The European Union will spend approximately $900 million on a project to build the world's most intense, powerful laser beam in order to eviscerate nuclear waste and possibly provide new cancer treatments as well.
The EXTREME LIGHT INFRASTRUCTURE project (ELI) involves nearly 40 research and academic institutions from 13 different states within the European Unioin.
ELI's coordinator at its Romanian facility, Nicolae-Victor Zamfir, told Bloomberg that the lasers are " 10 times more powerful than any yet built and will be strong enough to create subatomic particles in a vacuum, similar to conditions that may have followed the start of the universe."
"Eventually," according to Zamfir, "the power of the light beams could be used to deteriorate the radioactivity of nuclear waste in just a few seconds and target cancerous tumors."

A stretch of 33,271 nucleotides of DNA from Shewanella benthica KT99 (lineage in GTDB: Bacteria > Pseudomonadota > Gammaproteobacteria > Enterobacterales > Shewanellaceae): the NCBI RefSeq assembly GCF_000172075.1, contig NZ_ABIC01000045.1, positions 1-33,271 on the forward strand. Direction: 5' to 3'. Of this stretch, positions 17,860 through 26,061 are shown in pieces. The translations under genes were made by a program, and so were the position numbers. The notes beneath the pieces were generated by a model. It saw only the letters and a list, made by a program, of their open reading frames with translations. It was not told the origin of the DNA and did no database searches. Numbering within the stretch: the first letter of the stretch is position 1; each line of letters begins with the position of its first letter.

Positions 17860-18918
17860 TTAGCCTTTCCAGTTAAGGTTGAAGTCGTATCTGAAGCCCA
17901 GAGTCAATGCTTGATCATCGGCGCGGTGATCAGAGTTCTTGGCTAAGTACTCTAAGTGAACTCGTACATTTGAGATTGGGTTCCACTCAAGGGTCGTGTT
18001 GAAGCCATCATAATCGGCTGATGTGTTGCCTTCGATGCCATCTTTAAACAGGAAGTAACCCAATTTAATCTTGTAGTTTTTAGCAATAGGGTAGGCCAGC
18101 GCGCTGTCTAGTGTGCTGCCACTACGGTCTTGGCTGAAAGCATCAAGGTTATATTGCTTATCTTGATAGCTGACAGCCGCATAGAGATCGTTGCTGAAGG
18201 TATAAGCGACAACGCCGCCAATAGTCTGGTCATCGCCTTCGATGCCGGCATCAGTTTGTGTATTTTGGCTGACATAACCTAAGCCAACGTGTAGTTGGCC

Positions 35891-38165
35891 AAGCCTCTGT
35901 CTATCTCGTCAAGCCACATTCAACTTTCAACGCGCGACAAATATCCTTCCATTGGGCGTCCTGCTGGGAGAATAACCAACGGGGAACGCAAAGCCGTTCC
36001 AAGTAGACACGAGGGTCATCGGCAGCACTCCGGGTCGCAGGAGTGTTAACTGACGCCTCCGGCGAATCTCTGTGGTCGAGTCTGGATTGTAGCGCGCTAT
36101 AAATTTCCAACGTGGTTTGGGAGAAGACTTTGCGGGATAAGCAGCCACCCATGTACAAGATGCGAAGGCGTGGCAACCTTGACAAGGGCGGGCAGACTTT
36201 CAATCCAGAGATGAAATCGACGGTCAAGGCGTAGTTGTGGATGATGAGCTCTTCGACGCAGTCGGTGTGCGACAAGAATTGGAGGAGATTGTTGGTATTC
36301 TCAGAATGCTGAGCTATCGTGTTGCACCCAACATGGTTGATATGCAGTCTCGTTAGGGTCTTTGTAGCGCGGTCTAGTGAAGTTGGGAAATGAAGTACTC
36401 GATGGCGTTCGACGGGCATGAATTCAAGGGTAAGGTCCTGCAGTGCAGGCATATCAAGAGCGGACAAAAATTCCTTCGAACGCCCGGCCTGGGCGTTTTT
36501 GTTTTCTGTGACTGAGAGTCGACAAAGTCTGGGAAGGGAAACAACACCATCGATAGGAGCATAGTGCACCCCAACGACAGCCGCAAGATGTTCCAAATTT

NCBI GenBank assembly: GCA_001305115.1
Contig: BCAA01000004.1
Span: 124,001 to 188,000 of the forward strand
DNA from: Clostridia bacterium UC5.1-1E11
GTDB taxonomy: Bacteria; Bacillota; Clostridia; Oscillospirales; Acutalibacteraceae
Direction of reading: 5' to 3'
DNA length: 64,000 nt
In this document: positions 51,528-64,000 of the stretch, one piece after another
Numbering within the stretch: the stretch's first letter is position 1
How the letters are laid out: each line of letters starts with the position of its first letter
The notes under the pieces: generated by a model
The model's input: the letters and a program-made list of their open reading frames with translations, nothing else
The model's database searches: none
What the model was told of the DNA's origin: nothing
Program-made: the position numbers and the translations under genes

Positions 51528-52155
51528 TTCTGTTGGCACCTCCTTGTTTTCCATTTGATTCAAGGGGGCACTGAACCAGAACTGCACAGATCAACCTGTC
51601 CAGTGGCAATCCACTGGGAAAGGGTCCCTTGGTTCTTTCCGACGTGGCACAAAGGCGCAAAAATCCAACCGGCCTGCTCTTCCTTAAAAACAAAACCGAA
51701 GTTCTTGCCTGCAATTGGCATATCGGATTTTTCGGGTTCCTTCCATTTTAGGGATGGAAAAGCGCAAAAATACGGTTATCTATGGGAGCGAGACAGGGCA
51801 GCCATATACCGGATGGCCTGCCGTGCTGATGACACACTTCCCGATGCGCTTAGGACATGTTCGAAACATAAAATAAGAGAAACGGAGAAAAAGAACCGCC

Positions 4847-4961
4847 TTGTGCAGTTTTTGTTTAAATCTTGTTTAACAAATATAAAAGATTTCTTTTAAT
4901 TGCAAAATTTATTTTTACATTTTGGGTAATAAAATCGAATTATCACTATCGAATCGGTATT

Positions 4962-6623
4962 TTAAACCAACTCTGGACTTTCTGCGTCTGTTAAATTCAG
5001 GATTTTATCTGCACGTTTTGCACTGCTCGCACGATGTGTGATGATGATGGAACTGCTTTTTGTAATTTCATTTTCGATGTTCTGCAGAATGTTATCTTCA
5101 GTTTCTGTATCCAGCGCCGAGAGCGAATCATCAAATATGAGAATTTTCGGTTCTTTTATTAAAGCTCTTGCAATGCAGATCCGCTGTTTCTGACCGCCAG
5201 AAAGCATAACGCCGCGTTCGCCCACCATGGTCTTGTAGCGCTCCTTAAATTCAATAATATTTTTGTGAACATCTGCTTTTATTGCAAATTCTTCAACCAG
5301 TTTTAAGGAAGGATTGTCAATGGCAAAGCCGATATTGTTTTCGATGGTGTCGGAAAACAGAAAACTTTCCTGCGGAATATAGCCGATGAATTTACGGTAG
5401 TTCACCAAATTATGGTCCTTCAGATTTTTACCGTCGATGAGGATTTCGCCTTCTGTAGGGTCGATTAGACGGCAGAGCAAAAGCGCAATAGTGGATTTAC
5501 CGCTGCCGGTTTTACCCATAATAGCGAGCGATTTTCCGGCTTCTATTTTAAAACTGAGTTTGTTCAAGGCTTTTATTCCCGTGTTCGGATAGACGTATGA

The cancer treatment would be similar to a current experiential process known as hadron therapy. The therapy is particularly effective in targeting cancers located in areas "which are inaccessible to the surgeon's instruments or which are hard to treat by radiotherapy," like brain tumors, those in areas close to the spinal cord, or inside the eye.
There will be four separate sites throughout Europe that make up the facility when it is completed: the one in Romania, another in Hungary, a third in the Czech Republic, and a fourth in a location that has yet to be named (but will be by the end of 2012).
The laser is expected to become operational in 2017.
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